AUTHOR: Ananya Saggar
(Student, Vivek High School)
THESIS: FORCE MAJEURE AND COVID-19
TABLE OF CONTENTS
In December 2020, I sent out a survey, which aimed to analyse the understanding of people on force majeure and a real life situation taking the example of COVID-19. Force Majeure clauses are contractual clauses which alter a parties’ obligations under a contract due to some events or circumstances which are beyond their control, and because of these circumstances they are unable to fulfill their contractual obligations. The COVID-19 pandemic had brought the world economy to an unprecedented standstill. This made it difficult for some parties to fulfill their contractual obligations while the others were unable to do so. To analyse the understanding of people on force majeure and COVID-19, I sent out an online questionnaire. The respondents, 214 in number, were between 17-70 years of age.
Force Majeure clauses are contractual clauses which allow parties to suspend or terminate their obligations when a situation beyond their control arises, which makes it impossible for them to fulfill these obligations. The list of events to be included under a force majeure clause can be negotiated between the two parties. A basic list of force majeure events may include earthquake, hurricane, flood, war, riots, strikes, explosions, lockouts, prolonged shortage of energy supply and acts of state or government which prohibits any party from fulfilling its contractual obligations. The COVID-19 pandemic has been spreading like wildfire playing havoc with the global supply chains bringing the world economy to an unprecedented standstill. Restriction on movement of people and goods, have raised doubts on the parties to fulfill their contractual obligations. Uncertainty in the performance of contracts has led to parties envisaging breach of contracts and assessing their rights and remedies regarding the same.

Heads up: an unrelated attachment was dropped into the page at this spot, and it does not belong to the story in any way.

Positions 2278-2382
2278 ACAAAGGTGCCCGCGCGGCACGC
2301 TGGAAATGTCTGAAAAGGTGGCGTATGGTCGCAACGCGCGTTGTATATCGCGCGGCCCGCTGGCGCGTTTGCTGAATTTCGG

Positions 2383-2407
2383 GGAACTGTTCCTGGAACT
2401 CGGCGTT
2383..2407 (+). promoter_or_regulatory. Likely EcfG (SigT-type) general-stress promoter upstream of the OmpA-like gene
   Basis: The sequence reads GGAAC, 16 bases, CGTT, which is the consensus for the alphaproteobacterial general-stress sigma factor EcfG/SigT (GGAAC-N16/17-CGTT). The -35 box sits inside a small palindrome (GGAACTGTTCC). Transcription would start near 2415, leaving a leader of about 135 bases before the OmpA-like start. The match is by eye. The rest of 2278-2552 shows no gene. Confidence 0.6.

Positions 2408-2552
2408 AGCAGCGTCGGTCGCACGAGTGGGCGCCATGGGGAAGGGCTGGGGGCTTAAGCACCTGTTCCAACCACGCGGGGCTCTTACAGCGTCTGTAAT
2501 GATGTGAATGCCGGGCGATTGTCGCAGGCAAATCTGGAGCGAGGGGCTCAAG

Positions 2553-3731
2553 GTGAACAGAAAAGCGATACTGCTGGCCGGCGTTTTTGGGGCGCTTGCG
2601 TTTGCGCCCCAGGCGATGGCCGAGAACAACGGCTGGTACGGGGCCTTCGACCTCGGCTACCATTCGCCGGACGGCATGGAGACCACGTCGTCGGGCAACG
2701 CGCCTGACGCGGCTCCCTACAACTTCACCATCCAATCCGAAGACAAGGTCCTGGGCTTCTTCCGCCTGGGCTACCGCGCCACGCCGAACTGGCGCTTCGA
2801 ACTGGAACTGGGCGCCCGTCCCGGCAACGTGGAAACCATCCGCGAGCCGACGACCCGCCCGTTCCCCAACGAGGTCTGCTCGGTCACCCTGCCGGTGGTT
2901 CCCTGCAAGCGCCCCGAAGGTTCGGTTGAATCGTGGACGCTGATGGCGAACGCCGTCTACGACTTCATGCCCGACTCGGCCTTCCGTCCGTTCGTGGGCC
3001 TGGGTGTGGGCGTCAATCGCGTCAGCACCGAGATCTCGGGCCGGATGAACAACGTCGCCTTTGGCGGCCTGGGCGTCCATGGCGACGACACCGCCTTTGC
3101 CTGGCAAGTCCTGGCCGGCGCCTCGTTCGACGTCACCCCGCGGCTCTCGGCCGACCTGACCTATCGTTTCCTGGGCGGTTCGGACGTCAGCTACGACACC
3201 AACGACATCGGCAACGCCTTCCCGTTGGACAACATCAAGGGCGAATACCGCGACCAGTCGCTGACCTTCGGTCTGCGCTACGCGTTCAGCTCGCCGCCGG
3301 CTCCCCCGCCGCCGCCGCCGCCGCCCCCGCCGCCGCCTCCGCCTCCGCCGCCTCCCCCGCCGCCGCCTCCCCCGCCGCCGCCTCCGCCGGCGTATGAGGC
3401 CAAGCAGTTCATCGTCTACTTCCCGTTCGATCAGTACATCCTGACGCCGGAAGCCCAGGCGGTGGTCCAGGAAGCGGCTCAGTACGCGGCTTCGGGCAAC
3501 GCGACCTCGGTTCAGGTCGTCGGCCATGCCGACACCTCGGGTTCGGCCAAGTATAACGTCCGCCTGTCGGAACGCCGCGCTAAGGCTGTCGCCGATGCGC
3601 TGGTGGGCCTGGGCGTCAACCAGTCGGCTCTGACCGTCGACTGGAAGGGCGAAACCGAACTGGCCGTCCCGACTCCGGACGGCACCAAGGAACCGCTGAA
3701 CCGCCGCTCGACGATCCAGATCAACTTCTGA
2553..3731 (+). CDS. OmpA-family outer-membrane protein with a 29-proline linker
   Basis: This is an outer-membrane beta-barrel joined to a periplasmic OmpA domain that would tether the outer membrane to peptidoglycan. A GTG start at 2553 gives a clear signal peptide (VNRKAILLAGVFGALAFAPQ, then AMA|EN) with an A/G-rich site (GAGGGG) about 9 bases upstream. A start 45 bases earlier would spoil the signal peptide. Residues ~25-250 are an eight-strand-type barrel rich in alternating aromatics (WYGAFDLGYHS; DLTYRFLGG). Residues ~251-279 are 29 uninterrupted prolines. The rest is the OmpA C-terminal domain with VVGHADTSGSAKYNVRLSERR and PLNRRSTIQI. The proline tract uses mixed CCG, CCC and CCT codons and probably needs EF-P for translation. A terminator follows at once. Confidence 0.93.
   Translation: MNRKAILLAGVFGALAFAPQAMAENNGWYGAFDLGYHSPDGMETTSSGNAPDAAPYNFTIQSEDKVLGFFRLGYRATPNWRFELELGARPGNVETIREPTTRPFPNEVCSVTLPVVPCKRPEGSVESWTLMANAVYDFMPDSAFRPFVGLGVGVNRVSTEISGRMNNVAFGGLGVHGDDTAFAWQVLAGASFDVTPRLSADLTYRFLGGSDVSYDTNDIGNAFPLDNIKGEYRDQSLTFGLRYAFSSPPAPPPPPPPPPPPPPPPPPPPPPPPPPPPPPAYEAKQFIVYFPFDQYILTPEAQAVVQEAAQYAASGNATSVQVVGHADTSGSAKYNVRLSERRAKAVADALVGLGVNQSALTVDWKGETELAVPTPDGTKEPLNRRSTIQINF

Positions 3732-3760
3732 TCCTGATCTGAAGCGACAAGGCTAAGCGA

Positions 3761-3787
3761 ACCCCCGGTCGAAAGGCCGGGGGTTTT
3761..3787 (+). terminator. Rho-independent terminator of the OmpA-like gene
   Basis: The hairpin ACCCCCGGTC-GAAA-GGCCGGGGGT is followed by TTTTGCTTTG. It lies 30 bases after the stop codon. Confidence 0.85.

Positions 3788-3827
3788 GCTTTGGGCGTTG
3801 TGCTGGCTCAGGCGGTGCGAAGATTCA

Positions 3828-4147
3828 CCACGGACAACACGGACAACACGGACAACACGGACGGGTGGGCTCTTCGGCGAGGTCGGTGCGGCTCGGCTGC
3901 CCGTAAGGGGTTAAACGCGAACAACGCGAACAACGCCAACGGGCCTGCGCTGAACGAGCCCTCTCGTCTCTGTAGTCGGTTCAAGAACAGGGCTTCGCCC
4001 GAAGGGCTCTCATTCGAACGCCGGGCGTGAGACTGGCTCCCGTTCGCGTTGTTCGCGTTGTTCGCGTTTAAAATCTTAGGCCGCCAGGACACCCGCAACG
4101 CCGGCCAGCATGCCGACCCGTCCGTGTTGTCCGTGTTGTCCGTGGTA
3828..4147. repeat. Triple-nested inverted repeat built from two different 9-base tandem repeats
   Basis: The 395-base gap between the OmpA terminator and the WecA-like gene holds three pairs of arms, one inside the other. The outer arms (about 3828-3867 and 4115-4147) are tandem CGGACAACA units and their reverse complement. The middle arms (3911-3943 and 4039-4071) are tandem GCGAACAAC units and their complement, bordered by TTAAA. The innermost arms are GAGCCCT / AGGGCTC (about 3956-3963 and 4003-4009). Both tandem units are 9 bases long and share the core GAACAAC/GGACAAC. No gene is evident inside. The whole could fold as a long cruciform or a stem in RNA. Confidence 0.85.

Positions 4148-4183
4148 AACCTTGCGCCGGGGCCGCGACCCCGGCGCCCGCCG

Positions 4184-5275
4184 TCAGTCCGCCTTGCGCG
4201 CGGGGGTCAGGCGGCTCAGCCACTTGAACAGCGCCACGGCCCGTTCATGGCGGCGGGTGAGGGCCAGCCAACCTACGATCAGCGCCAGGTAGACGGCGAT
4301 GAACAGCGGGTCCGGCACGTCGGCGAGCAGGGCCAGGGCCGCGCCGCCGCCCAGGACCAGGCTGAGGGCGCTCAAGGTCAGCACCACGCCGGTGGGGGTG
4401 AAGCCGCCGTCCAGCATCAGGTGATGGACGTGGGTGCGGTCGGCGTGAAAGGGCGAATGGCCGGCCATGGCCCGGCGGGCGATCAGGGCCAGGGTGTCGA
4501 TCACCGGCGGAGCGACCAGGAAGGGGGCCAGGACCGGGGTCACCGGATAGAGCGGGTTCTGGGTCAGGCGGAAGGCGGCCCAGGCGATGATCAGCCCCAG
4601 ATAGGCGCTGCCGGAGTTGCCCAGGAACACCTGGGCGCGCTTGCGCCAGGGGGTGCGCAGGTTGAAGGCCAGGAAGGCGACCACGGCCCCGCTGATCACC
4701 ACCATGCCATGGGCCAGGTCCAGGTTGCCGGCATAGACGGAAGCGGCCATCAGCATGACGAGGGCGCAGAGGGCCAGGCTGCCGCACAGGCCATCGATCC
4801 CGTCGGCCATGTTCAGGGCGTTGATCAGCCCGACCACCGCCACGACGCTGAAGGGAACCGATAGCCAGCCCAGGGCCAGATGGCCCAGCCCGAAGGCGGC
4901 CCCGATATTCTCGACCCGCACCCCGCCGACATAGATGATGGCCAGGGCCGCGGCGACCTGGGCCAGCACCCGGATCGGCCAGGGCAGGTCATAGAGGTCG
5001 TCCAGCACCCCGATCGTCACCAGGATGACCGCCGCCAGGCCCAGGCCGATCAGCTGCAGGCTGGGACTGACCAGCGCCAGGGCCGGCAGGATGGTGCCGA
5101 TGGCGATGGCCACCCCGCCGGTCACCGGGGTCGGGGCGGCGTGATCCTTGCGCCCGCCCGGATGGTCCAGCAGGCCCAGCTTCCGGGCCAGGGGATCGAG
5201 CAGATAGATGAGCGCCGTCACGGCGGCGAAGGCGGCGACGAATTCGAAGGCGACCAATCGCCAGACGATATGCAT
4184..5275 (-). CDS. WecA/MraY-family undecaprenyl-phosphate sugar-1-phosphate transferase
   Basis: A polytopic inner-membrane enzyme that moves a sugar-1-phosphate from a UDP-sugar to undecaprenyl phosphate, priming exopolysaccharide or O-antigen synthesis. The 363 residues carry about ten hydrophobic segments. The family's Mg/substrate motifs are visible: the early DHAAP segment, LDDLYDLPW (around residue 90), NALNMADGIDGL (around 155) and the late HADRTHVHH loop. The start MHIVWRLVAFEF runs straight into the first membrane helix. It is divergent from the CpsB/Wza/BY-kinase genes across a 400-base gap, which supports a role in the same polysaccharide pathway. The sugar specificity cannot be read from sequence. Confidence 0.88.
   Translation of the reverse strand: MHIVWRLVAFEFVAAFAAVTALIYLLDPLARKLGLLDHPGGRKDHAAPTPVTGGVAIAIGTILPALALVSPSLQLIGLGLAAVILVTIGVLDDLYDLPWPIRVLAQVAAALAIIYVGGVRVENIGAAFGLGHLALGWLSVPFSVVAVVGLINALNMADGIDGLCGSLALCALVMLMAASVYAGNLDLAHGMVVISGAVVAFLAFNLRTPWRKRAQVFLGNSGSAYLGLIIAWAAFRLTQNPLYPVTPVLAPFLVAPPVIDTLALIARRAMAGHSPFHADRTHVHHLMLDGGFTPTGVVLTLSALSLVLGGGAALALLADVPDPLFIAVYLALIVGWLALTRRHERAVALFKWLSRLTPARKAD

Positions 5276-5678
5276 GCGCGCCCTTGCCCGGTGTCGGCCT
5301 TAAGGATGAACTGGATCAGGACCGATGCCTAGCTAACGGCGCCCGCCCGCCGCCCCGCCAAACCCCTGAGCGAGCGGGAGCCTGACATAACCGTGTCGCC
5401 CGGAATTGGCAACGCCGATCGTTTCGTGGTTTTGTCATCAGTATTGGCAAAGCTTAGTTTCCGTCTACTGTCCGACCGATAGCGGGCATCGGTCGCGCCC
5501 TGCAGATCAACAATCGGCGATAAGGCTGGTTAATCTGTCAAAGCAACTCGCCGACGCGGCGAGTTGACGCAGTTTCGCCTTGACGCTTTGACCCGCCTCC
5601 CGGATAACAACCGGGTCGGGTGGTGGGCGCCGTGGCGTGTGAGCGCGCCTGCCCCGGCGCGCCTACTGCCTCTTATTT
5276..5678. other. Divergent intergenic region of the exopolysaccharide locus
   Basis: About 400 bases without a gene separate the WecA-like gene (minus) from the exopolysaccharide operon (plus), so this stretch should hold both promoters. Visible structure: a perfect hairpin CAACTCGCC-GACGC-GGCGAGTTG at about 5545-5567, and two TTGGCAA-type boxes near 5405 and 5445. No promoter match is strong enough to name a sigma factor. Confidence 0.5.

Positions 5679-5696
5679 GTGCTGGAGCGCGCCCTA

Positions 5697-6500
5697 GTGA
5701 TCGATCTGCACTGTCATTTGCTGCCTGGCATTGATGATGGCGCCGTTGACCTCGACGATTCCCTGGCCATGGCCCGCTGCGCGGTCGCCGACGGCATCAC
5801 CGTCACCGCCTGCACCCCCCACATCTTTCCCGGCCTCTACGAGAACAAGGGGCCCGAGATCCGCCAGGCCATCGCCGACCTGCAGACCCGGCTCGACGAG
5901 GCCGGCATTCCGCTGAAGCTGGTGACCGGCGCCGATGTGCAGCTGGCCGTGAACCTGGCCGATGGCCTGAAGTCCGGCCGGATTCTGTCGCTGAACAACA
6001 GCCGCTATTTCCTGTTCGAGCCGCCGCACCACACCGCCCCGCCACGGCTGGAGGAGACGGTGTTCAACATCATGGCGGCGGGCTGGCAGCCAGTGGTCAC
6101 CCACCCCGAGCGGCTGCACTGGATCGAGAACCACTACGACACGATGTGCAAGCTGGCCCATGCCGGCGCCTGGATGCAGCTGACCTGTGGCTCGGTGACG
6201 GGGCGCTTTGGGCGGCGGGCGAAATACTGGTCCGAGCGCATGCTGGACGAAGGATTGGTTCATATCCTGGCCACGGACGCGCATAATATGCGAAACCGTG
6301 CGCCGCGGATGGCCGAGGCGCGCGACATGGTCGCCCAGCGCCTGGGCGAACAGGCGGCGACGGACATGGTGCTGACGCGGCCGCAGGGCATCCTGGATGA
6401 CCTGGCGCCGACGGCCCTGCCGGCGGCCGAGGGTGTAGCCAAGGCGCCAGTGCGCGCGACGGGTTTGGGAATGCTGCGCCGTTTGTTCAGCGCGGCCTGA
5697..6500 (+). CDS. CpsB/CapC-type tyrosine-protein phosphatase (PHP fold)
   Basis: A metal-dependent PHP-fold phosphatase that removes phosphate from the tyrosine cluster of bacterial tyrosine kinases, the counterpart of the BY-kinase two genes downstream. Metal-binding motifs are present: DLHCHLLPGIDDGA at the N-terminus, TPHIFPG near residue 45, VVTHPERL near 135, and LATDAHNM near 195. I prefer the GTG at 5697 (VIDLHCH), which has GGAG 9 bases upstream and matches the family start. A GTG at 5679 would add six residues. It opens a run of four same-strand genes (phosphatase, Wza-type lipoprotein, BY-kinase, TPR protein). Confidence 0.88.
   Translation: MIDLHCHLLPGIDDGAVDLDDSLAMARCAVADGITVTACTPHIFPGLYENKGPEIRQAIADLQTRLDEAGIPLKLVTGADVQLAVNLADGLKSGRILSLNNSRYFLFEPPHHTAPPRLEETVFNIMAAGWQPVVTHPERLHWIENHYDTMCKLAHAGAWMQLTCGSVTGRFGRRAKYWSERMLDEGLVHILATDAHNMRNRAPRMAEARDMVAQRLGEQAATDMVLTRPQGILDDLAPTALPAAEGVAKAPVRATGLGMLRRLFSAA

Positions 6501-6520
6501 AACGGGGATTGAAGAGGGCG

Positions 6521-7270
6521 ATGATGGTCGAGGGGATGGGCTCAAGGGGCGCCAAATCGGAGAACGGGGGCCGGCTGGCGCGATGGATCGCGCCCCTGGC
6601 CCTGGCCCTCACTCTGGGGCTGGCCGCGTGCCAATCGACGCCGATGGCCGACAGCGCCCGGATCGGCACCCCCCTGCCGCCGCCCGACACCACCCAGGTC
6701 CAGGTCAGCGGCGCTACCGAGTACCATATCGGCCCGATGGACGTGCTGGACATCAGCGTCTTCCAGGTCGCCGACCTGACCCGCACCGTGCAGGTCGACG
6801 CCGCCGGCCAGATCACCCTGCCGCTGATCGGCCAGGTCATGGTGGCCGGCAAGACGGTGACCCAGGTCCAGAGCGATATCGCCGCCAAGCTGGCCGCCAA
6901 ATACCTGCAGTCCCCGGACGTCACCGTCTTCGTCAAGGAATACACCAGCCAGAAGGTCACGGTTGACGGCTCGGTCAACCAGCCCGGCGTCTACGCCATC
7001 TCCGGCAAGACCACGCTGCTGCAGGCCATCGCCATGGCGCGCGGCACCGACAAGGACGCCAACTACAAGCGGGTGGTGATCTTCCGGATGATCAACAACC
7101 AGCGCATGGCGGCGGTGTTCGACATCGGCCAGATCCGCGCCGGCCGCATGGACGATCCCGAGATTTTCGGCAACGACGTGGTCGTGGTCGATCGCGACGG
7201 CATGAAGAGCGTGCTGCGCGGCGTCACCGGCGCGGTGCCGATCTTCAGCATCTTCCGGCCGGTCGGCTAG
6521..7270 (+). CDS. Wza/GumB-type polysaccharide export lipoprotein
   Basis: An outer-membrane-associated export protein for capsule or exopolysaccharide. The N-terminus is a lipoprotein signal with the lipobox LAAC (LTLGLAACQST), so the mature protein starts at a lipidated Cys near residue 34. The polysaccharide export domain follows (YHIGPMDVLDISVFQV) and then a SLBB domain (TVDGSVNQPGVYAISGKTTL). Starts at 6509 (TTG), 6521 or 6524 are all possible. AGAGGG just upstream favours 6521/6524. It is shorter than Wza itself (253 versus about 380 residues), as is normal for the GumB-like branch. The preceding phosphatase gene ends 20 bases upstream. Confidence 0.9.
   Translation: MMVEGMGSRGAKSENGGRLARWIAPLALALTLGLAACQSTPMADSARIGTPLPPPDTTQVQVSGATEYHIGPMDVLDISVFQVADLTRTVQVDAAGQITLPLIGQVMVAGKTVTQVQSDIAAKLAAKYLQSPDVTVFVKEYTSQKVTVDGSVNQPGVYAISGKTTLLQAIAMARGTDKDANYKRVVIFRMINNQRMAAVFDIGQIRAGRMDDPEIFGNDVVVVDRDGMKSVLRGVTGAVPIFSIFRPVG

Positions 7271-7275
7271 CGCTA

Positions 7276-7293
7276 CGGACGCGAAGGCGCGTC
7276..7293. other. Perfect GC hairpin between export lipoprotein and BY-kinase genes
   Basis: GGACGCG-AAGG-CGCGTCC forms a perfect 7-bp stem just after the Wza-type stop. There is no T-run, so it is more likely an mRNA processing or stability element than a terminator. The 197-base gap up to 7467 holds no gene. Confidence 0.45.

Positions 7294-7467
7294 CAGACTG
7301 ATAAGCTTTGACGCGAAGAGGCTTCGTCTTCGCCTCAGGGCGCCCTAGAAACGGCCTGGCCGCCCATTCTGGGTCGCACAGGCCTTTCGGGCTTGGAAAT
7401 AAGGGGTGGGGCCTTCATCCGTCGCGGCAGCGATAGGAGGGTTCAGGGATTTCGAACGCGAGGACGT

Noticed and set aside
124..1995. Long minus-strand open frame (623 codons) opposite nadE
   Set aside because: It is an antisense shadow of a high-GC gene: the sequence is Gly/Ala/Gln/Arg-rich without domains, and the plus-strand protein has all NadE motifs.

According to the definition given in Black Law’s Dictionary, force majeure is an event or effect that can neither be anticipated nor controlled. It includes both, act of nature and act of people. A force majeure clause specifies what all events and circumstances are entailed in a force majeure event and what will happen on the occurrence of this event. For a force majeure clause to be applicable, the occurrence of the force majeure event should be beyond the control of the parties and they should show that they tried to extenuate the impact of the said force majeure event. If the force majeure clause is applicable, then the parties are relieved from fulfilling their contractual obligations till the time the force majeure event continues.